I am still clueless about why such an important topic had to be delayed until late in the night when so many of our young people know very little about sexual abuse. This is concerning since there is an alarming degree of misinformation and ignorance about HIV/AIDS among young people, especially young women. Studies have also shown that these same young people are teaching their peers about sex. The age of sexual debut is 13 years for girls and 15 for boys; yet there is a significant investment towards abstinence-only initiatives such as the RE TV “Abstinence” School Tour and the National Family Planning Board.
Of critical importance to this discussion, is the role of dancehall music, especially music videos for the said genre, in the lives of adolescents and youth and how it helps to shape their self, social and sexual identities. Media, Music & Adolescent Sexuality in Jamaica, by Dr. Marcia Forbes (2010) study, found that adolescents believe there is a direct correlation between quantities of dancehall videos watched and whether a boy as well as a girl had ever had sex. There is also a direct correlation between quantities of dancehall videos watched & number of sexual partners a boy as well as a girl had.
In addition, 33.8% of adolescents surveyed in Forbes’ study believe that dancehall music is most likely to bring on sexual desires. Additionally, 74.4% believe that of all the music genres listened and viewed dancehall music has the most sex talk/sexual behaviours in content.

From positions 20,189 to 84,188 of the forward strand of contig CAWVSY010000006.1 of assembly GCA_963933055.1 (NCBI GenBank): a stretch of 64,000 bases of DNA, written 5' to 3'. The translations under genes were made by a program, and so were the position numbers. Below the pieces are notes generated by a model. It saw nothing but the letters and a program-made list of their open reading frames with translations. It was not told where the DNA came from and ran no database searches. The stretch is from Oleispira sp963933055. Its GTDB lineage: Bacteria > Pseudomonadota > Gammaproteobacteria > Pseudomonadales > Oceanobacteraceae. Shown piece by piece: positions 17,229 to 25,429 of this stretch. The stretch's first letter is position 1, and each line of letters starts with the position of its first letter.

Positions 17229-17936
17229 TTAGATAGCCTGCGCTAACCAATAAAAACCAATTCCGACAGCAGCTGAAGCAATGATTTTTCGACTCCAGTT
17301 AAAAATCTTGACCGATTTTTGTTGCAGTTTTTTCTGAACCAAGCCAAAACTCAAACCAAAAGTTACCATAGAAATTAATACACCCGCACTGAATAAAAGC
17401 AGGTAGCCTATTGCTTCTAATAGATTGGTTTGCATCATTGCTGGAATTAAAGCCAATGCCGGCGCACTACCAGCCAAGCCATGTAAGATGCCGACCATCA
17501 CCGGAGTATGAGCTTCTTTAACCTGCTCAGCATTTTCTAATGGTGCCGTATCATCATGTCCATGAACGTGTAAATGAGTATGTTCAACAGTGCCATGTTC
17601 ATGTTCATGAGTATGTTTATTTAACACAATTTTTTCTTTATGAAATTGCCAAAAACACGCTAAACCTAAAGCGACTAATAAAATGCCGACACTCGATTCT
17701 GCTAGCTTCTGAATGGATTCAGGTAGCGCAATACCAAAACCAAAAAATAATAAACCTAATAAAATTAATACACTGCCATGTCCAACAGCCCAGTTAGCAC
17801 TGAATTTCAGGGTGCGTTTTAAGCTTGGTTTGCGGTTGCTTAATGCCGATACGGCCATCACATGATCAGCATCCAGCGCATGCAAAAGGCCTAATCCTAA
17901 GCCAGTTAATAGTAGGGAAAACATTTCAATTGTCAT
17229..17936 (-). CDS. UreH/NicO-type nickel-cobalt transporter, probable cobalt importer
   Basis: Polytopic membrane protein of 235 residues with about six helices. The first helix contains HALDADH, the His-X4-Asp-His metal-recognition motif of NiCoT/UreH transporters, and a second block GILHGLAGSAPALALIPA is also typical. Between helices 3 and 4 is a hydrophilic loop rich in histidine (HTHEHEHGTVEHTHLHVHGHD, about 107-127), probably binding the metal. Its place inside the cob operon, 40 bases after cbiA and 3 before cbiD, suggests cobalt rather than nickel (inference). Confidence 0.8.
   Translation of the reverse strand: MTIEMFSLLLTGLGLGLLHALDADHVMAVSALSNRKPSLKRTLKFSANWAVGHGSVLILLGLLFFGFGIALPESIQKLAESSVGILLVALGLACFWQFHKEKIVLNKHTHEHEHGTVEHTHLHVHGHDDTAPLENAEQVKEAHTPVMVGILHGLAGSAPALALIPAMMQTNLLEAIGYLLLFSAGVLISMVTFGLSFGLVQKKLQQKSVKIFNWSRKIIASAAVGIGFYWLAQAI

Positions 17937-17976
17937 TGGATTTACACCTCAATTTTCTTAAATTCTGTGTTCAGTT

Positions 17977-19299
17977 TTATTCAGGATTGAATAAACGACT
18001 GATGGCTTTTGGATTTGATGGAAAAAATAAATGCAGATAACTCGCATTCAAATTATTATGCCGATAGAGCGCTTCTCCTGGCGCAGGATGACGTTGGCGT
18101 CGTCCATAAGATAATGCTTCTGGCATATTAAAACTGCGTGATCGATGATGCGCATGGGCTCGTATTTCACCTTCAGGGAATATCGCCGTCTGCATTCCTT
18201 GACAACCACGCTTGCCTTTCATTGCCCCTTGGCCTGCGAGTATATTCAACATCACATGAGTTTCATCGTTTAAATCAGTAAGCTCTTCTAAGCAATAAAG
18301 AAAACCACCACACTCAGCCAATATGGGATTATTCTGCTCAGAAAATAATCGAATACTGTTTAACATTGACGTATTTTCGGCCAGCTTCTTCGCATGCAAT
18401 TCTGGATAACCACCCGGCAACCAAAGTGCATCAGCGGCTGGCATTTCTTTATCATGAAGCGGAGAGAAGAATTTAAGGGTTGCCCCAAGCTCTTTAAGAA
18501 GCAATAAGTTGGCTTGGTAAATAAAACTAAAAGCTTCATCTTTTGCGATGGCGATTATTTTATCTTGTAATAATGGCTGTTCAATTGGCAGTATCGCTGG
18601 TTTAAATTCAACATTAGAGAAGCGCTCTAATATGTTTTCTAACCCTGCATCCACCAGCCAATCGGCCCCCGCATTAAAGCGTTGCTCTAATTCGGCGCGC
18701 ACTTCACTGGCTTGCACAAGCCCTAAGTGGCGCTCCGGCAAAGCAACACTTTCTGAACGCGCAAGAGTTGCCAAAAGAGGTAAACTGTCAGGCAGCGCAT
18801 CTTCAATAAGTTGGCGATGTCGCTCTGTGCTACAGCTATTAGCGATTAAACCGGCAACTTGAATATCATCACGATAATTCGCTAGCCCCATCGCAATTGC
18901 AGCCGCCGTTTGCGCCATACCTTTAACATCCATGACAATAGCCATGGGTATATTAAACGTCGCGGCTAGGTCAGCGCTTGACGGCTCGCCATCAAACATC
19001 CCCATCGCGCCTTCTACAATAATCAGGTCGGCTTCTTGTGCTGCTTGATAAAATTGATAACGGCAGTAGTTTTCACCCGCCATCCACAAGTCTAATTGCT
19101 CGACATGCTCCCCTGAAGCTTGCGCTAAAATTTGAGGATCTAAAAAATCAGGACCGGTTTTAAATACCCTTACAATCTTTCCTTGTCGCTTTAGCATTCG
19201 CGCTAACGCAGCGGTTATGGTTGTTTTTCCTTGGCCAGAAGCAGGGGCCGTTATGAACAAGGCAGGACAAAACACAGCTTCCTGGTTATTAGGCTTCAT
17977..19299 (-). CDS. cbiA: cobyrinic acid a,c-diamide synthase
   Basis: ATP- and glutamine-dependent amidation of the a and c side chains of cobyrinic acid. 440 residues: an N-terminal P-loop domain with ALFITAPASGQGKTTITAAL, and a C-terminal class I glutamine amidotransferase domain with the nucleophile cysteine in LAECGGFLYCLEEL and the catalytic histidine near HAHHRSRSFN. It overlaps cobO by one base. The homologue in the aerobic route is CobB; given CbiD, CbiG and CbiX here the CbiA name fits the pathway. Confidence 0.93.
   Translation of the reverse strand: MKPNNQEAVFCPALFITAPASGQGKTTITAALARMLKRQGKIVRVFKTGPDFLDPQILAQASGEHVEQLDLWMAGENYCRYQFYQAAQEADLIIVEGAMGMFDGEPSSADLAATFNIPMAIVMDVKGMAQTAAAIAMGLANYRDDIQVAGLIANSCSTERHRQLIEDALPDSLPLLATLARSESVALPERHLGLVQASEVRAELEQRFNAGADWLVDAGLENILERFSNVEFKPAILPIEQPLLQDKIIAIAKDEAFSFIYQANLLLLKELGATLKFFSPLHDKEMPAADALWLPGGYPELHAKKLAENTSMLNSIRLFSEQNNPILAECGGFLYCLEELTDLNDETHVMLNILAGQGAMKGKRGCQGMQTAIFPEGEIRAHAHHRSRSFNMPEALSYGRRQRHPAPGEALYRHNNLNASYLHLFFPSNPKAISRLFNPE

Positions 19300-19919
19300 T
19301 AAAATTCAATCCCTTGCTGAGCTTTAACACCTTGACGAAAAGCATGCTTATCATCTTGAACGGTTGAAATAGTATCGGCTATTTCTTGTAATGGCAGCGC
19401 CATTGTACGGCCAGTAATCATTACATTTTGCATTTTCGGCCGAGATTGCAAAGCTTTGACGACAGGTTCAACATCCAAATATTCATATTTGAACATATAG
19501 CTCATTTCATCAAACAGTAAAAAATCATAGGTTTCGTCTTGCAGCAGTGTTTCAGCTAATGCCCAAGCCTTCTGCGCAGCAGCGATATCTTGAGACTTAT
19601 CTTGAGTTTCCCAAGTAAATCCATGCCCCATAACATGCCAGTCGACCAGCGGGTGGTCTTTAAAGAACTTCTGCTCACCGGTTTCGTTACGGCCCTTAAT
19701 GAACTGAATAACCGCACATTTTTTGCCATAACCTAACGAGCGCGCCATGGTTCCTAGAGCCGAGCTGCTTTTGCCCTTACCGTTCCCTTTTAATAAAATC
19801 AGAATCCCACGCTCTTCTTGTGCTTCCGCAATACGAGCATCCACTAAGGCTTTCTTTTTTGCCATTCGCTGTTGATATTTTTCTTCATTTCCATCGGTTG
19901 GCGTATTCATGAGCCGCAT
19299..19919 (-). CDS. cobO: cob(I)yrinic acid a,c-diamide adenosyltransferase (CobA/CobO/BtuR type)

Dancehall as music, culture and behaviour is closely connected with potentially problematic sexual behaviours, including sexual risk-taking and multiple sex partners among adolescents and youth. As such there is an urgent need for more integration of media and dancehall music, both as an art form and cultural behaviour, in the national response to HIV and AIDS. The use of media, music and popular dancehall artistes is seemingly minimal compared to the impact they have on adolescent and youth sexual behaviours. For instance, the use of dancehall artistes is more predominant within the RE TV School Tour. This is largely irrelevant given that over 70% of adolescents surveyed in the Ministry of Health’s Knowledge, Attitudes, Practice and Behaviours Survey (2008) were sexually active.
Despite our easy access to various media, there is very little use of new and social media, including social networking websites and mobile phones, to respond to the sexual and reproductive health needs of adolescents and youth in Jamaica. Program implementers must use new and social media more in their programmes and more must be done to survey the impact of the use of media on adolescents and youth sexual behaviours.
Apr 6, 2011